He was well overdue for a pair of knitted gloves, particularly because I’d promised to make him a pair after I made my Dad a pair of Knucks a few years ago. In what can only be described as perfect timing, just as I was starting to look for glove patterns, Ozknitter pointed me in the direction of a nifty mitten pattern that would do the trick.

Matt's mitts down

Matt's mitts up

Podster Gloves by Glenna C.
Sock yarn from the Bendigo Woollen Mills bargain room (equivalent to Heirloom Argyle)
2.75mm needles
Start: July 2010
Finish: July 2010
Modifications: different yarn, larger needles, added rows to the thumb gusset
Ravelryed: here

The largest size offered by the pattern were for small mens’ hands, so I used 2.75mm rather than 2.5mm needles and added two more rounds to the thumb gusset. With these modifications, they fit pretty well.

podster thumb

By far the best part of this pattern is the podster thumb. It has a little flap so he can flick his thumb out and use his iPhone (iPhone touch screens are unresponsive to gloved fingers). The pattern calls for part of the flap to be knit separately and then attached to the thumb, but was a little unclear about how to sew it down. I ended up using a whip stitch which probably wasn’t the best option, but it’s pretty secure and the dark yarn hides a multitude of sins. The long cuff is also really good, and can be easily tucked under jumpers or jackets.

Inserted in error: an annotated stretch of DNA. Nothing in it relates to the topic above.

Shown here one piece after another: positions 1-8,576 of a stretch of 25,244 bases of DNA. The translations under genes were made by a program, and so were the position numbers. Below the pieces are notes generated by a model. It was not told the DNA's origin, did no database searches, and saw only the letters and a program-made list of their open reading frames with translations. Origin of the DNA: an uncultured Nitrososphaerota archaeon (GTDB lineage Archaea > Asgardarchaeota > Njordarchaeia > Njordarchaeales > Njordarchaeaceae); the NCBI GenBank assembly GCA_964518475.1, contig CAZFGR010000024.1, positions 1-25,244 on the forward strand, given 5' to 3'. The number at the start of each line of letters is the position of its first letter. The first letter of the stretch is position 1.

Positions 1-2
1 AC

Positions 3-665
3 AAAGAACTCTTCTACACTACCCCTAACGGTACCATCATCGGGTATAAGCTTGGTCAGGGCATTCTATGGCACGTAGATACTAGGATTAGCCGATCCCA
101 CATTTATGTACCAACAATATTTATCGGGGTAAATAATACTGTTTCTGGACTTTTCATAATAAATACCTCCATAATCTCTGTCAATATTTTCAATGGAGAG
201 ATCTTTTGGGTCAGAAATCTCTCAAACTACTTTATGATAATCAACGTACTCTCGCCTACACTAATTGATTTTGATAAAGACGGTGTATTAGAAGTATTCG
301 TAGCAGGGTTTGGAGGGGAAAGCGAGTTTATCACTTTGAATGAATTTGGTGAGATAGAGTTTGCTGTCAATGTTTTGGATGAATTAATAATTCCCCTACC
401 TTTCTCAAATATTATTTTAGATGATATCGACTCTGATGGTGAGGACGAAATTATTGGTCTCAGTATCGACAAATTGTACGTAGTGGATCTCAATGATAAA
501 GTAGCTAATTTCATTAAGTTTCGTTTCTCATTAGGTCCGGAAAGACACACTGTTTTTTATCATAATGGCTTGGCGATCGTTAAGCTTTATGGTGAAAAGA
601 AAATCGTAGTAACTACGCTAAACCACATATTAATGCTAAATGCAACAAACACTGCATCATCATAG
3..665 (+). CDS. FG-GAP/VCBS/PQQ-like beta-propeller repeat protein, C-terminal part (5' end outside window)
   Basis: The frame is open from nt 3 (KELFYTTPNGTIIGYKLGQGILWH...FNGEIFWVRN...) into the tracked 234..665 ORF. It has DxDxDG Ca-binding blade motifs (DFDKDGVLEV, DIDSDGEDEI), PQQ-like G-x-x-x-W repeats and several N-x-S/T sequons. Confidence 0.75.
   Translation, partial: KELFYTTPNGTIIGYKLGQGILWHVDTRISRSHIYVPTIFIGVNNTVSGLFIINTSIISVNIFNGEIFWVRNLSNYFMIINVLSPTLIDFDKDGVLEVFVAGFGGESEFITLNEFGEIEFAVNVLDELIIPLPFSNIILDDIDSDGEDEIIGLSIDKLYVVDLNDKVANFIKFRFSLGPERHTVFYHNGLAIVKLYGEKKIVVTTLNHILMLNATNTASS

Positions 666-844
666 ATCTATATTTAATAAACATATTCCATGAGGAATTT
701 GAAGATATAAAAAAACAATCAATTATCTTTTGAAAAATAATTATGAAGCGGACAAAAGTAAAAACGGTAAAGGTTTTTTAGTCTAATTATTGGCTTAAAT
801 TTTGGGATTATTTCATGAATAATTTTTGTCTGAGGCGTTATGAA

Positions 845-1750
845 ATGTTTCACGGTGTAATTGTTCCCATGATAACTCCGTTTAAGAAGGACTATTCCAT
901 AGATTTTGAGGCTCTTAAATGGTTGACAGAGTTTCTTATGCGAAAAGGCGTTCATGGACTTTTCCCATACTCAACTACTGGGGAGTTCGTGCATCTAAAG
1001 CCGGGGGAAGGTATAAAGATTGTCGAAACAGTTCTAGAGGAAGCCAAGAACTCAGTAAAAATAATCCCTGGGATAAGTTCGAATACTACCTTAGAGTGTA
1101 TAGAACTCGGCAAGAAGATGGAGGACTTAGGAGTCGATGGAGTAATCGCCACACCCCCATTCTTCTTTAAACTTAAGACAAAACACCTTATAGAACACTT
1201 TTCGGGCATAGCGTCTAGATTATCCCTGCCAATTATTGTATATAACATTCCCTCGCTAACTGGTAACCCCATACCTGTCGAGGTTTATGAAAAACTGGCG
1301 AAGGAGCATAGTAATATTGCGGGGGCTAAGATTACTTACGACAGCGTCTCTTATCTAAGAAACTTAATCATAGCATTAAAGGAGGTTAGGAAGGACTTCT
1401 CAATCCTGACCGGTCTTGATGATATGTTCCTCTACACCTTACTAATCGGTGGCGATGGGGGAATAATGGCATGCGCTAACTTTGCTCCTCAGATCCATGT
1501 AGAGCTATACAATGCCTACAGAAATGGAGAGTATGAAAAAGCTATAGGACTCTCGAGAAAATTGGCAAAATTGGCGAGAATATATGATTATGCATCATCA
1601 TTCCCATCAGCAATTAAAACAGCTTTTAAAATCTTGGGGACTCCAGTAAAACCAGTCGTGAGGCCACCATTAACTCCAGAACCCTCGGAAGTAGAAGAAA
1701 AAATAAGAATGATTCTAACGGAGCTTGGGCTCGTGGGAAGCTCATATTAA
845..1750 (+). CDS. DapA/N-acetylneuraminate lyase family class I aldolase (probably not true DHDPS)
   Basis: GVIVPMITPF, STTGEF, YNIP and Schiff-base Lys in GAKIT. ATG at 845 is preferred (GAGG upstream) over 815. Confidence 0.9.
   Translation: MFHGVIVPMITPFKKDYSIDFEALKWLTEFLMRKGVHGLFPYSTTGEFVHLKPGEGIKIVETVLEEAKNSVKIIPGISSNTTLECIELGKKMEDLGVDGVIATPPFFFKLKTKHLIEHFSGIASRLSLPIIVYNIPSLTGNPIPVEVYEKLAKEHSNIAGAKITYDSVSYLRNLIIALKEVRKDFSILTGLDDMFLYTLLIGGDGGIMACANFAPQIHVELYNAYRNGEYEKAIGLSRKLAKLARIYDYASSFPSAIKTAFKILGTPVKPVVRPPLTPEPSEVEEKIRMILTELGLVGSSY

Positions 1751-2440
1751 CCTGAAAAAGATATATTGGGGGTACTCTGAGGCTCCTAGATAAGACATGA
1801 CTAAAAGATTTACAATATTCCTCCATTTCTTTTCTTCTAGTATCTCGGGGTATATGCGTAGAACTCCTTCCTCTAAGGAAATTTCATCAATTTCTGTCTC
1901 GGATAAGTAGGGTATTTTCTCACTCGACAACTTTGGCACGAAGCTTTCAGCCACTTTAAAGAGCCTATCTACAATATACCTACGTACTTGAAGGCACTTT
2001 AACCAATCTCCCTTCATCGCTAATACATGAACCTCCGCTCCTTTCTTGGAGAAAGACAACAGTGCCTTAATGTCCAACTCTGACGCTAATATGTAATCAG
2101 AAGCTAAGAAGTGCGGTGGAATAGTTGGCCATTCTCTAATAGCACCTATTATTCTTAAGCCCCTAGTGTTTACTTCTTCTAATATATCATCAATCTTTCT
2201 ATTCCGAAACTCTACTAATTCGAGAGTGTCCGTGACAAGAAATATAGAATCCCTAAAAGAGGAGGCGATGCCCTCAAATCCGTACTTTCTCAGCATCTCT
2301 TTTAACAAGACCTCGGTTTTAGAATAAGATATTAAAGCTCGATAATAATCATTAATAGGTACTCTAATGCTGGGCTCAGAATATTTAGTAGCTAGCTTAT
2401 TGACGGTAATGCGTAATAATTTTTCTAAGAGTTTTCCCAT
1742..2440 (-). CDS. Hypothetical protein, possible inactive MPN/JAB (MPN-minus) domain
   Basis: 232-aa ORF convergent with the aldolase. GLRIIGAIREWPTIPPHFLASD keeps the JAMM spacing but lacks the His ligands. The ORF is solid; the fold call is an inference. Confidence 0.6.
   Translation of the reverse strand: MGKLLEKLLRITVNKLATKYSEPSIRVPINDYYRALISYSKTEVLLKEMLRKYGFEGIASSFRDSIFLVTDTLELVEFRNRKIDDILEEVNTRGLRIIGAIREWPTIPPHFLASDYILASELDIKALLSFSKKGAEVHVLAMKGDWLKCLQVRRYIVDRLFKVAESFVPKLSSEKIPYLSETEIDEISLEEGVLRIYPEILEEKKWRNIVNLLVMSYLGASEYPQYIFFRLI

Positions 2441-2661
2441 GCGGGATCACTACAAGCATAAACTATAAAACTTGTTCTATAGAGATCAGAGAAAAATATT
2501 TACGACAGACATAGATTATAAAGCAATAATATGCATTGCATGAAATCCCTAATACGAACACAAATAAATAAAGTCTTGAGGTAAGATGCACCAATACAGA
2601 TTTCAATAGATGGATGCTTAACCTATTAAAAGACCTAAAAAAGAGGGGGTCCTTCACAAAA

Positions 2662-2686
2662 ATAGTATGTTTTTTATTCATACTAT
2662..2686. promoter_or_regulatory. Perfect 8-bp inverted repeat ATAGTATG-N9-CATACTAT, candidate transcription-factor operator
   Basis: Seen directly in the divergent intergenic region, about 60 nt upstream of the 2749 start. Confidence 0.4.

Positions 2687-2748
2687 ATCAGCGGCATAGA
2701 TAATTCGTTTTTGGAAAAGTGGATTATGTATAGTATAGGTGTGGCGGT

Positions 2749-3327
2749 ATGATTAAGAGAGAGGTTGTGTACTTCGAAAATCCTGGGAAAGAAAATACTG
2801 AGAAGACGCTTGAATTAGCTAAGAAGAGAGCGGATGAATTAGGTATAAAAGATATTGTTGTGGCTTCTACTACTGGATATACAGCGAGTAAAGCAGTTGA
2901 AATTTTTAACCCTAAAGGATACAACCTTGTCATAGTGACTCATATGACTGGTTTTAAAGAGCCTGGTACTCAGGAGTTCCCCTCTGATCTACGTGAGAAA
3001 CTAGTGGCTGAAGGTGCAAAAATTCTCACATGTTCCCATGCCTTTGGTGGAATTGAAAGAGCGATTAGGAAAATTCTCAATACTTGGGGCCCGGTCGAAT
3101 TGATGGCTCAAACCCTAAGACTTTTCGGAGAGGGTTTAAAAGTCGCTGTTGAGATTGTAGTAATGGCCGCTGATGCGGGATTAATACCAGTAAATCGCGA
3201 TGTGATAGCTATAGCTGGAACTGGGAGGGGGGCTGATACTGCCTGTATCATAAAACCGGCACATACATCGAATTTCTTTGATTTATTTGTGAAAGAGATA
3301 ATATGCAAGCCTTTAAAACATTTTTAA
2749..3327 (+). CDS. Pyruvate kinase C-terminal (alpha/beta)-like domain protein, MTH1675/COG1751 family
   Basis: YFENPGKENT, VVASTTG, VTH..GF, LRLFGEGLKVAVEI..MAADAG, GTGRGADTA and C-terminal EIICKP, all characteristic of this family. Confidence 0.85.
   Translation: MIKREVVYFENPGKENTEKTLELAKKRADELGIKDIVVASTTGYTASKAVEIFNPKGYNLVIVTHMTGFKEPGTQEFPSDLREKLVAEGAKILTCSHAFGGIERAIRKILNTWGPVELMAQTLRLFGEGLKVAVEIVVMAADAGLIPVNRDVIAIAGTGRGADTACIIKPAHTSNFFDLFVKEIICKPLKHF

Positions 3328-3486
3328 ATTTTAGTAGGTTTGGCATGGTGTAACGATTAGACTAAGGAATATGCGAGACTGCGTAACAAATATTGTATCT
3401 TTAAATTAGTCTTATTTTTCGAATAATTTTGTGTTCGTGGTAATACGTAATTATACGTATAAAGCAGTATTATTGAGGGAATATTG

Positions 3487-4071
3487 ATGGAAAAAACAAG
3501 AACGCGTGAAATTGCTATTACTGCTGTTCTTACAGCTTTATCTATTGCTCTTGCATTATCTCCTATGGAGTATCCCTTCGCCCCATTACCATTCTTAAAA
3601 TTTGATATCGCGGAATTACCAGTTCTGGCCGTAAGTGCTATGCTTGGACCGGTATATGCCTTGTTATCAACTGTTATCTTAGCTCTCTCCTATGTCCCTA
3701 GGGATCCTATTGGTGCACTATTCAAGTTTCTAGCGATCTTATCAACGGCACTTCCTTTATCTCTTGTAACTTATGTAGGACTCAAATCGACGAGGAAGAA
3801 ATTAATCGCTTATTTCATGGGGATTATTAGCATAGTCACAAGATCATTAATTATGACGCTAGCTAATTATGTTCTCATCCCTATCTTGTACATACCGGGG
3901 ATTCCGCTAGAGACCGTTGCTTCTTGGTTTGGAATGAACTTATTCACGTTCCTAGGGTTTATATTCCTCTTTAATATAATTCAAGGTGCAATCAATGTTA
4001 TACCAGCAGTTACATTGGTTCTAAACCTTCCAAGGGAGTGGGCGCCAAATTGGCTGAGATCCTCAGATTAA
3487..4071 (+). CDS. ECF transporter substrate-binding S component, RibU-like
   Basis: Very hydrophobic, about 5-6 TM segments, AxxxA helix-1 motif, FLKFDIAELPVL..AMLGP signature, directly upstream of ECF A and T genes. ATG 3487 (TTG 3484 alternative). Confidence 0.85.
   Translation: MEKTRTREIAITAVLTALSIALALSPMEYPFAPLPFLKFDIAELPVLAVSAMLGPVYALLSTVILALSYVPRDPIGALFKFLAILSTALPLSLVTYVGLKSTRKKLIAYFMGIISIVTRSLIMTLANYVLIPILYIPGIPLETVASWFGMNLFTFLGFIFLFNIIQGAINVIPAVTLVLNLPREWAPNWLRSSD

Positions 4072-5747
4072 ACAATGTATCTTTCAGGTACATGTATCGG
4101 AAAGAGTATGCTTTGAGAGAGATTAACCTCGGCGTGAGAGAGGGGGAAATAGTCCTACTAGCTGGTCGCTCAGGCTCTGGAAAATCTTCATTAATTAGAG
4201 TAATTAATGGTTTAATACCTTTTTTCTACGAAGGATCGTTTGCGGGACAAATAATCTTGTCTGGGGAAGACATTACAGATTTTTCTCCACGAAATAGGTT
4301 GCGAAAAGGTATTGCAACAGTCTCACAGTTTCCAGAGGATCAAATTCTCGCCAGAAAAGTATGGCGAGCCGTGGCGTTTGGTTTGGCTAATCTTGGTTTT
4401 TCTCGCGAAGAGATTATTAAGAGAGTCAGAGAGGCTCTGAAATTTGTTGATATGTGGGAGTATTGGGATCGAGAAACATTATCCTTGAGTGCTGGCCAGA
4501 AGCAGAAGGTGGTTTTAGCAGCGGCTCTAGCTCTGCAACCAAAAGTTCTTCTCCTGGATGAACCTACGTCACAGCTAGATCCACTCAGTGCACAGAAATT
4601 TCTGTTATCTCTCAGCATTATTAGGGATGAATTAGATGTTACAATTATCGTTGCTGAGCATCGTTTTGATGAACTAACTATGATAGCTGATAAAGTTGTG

So far, they’ve been worn nearly every day since I snipped the last end off. Nothing says success than that.


The first finished object for this year, with photos taken with the first of this season’s tomato crop during the first heatwave for the year.


Herringbone Mittens with Poms (PDF) by Elli Stubenrauch
Scraps of Malabrigo Worsted, American Beauty and Lincraft Balmoral Tweed, fawny colour
3.75 mm and 4.00mm needles
Started: December 2009
Finished: January 2010
Modifcations: lengthened hand and thumb sections, left off the pompom
Ravelryed here

To anyone who saw the photos being taken today, they must have wondered what on earth that girl was doing, wearing mittens and toting tomatoes when it’s hot outside. These photos make up for any slippage in our standing around the neighbourhood, right?

Given the weather, it might be surprising to know these mittens were borne out of necessity. It seems I don’t have that much in the way of proper winter clothes, an issue that will become most apparent when we’re in Japan next month (!!!). The mittens, while not solving all the winter wardrobe deficiencies, will hopefully keep the winter chill off my fingers somewhat.


It pleases me greatly that the mittens were made from yarn left over from other projects. I was concerned about whether I’d have enough yarn for the mittens, and whether the yarns would go together, but both concerns were completely ill-founded. There is still some Malabrigo left, and the yarns worked up together really well. Using the Malabrigo at the edge of the cuff might not have been the wisest choice, as I suspect it’ll pill or even felt a bit.

There’s been a noticeable slow down in knitting on account of the warmer weather. So much so that it took a concerted effort to get the thumbs finished and ends woven in and I’ve been contemplating doing some sewing instead of knitting. The horror!